Consolidating means combining all your debts into one loan. For example, you could roll your car loan and credit card debts into the mortgage on your home or into a single personal loan. There are pros and cons to think about.

    On the upside:

    • You can more easily see what you owe
    • You only have one regular repayment to plan for
    • You might save on fees
    • If you consolidate into a mortgage, you might save on monthly interest.

    On the downside:

    • You will usually have to pay fees to consolidate your different debts
    • You can end up paying for depreciating assets, like your car, for the entire period of your home loan — you don’t want the cost of paying interest on your car for 30 years
    • You can undo the benefits if you start building up credit card debt again.
      Consolidation can work in your favour, but make sure you know the costs involved.

    Importantly, try to pay off the car portion of the debt in the same period your car loan was for. Otherwise, you could be paying interest on the car for decades, rather than just a few years.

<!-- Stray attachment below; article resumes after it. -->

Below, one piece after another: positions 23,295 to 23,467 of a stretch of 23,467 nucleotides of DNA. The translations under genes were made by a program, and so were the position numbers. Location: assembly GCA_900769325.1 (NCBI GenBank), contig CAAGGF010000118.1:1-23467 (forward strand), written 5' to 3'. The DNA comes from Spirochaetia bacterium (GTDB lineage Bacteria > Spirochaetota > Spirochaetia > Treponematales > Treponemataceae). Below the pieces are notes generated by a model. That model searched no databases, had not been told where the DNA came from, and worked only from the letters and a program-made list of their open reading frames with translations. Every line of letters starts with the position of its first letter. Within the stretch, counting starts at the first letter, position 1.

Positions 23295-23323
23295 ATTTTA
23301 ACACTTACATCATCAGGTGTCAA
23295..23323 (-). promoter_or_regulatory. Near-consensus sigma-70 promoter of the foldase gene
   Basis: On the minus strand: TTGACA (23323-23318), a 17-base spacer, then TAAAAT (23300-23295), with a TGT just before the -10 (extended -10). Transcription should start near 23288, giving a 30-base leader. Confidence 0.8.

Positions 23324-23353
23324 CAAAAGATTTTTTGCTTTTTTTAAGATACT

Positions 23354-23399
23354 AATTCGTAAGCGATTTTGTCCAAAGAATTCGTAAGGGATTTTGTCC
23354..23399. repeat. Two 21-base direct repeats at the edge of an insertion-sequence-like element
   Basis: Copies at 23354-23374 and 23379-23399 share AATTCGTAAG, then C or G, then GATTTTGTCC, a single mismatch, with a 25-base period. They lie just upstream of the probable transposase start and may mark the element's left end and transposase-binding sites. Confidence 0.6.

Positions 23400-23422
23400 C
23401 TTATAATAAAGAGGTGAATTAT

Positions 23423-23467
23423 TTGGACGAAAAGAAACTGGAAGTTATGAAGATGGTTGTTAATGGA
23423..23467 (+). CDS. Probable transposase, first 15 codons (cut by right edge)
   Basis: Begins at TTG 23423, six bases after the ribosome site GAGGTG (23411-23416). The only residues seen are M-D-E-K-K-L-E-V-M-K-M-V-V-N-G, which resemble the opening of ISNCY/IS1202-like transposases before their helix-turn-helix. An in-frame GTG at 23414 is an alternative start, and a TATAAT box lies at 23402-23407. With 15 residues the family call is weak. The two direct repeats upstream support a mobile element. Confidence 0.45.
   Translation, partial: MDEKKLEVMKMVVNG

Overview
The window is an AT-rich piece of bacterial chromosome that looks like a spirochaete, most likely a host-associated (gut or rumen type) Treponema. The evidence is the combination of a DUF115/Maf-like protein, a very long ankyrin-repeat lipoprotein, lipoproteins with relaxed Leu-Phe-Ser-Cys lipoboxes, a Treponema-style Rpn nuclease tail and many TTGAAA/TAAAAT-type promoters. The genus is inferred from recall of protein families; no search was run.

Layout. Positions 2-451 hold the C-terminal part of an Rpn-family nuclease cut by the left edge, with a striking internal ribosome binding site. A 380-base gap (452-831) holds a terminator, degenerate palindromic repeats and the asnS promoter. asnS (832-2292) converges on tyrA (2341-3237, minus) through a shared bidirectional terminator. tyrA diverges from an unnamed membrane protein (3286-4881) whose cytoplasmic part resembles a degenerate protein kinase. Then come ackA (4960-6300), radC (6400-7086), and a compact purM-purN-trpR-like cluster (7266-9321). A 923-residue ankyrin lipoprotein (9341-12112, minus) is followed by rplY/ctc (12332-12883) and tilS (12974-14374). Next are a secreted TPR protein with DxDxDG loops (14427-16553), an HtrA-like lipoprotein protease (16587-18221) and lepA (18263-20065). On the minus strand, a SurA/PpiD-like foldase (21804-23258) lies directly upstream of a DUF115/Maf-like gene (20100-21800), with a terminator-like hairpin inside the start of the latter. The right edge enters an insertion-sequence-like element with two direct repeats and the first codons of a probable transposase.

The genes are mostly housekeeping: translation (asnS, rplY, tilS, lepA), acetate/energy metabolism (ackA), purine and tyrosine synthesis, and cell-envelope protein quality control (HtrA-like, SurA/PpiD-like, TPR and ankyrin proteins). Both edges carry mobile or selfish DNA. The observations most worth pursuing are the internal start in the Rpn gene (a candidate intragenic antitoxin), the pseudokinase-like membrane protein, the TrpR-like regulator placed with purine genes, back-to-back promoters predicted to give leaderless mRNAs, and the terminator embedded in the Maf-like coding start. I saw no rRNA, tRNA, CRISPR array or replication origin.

You can read more about refinancing and debt consolidation here.

    How do I decide?

    Whether you need to change your car or change the terms of your loan, you have options. This article has given you some insights, but you need to consider your own circumstances carefully. If you owe money on a business car, you’ll need to think about some extra considerations, such as the consequences for your tax.

    If you are looking to sell, refinance or consolidate your debts, make sure you understand your options, so you can make the best decision. A good starting point is to punch different loan details into an online calculator to see how they compare.